Including the Migrants
Religion’s Response to Refugees
by Anashwara Ashok
The recent refugee crisis in Europe shifted public attention to the plight of refugees in different parts of the world. Every country has a different approach to resolving the refugee crises emerging from conflicts in Africa, West Asia, and South Asia. Many factors affect the decisions being taken on the fate of refugees, but one factor is often overlooked: the historical relationship between religion and refugees. The world’s religions all preach the importance of having compassion towards the needs and rights of refugees. Migration and exile are often central themes in narratives explaining the origin of a religion.
Jewish texts mention the episode of the Exodus faced by Jews, when famine forced the Israelites to migrate to Egypt from their homeland. The Egyptians imposed the cruel practice of slavery on them. Recognizing their misery, God sends Moses to liberate the Jews and take them back home. God saved the Jews from the oppression and cruelty faced in Egypt, obligating them in turn to respect refugees or migrants who seek shelter. Since God extends his care to all human beings on Earth, Jewish people are bound by the duty to uphold a principle of universal humanity, valuing every person.
The Gospel of Matthew explains how Joseph and Mary, on learning King Herod’s evil intentions to kill their infant child, flew to Egypt with baby Jesus soon after his birth in Bethlehem. This threat of persecution forced them to seek refuge in Egypt. Believing Christians must have compassion towards the plight of refugees. Christian texts preach helping refugees and the outcast by ignoring boundaries created by religion, ethnicity, or nationality.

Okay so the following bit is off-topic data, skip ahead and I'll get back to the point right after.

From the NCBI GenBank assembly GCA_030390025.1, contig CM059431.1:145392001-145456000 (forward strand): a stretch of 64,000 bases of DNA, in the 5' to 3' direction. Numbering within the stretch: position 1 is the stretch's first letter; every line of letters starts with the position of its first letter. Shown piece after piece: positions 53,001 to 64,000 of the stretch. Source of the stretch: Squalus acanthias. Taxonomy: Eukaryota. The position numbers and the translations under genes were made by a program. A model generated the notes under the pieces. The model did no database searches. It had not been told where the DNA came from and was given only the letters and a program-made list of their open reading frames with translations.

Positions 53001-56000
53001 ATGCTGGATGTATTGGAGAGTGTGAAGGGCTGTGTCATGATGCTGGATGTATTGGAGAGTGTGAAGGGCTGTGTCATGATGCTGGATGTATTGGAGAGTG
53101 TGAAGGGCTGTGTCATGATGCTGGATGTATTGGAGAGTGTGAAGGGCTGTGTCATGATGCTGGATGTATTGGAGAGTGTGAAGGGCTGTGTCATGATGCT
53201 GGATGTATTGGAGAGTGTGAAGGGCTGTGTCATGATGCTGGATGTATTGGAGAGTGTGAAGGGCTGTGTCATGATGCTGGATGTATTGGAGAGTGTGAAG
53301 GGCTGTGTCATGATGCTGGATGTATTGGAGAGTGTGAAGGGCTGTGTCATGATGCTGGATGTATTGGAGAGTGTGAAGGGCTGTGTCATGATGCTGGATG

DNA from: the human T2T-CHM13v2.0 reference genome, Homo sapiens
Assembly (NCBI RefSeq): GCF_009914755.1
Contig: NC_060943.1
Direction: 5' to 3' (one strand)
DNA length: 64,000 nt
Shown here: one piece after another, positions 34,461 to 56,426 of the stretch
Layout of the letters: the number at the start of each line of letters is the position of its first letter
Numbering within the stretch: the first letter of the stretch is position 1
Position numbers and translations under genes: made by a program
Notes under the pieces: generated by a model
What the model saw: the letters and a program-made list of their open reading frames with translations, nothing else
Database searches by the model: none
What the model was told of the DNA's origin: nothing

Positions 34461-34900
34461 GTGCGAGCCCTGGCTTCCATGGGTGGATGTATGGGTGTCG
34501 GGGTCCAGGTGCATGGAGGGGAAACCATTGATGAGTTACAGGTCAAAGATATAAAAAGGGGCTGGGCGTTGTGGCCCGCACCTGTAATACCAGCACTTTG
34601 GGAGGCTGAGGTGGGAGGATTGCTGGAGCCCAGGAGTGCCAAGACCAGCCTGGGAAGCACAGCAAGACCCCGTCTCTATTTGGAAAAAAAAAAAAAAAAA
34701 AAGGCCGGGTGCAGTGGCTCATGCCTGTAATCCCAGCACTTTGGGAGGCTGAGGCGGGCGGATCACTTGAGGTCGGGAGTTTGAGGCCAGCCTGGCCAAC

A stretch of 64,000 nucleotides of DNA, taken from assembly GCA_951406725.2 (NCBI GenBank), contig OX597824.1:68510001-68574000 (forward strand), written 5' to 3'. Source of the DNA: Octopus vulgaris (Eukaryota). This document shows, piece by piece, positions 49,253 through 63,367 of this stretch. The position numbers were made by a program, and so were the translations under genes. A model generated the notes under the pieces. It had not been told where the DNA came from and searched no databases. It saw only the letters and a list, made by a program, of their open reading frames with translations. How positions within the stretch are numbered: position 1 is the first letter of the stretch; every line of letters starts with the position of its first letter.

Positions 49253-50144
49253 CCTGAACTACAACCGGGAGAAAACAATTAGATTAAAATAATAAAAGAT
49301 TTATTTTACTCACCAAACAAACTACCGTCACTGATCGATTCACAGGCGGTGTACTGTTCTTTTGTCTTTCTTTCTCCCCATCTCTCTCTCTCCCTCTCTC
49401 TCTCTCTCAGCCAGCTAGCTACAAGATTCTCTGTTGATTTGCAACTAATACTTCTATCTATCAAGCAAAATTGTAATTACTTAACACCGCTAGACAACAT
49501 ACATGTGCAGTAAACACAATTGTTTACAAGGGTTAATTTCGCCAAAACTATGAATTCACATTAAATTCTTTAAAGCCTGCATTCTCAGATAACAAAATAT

The history of Islam shows how under the threat of persecution by the Quraysh clan of Mecca, Prophet Muhammad was forced to migrate to Medina. This migration is closely linked to the origin of Islam. One of the tenets of Islam emphasizes the need to aid and protect needy travelers because all emigrants are under the special care of Allah. Hence, Islam requires Muslims to provide asylum to refugees, both Muslims and non-Muslims.
Hinduism promotes the concepts of ‘dharma’ and ‘vasudhaiva kutumbakam.’ According to the Hindu epic The Mahabharata, dharma requires that ‘one should never do that to another which one regards as injurious to oneself.’ It also refers to the duties every person is enjoined to follow regarding other human beings. Hence ‘dharma’ compels Hindus to respect and fulfil the needs of refugees. Similarly, ‘vasudhaiva kutumbakam,’ meaning ‘the world is one family,’ rejects the boundaries embedded in the world in the form of nationality, ethnicity, and religion, prompting Hindus to help refugees fleeing persecution and seeking asylum, irrespective of their differences from oneself.
Considering these religious linkages with refugees, followers of these traditions should be more sensitive to the refugee crisis emerging around the world. Their sensitivity towards refugees should be manifested in their actions of assimilating the refugees into their societies or providing them a safe and secure livelihood. The common emphasis of all religions on protecting refugees without discrimination, if followed, will make the world more peaceful to live in.
This article was originally published on January 28, 2018 by URI North Zone India and Afghanistan.
Header Photo: Elisa Finocchiaro, C.c. 2.0 nc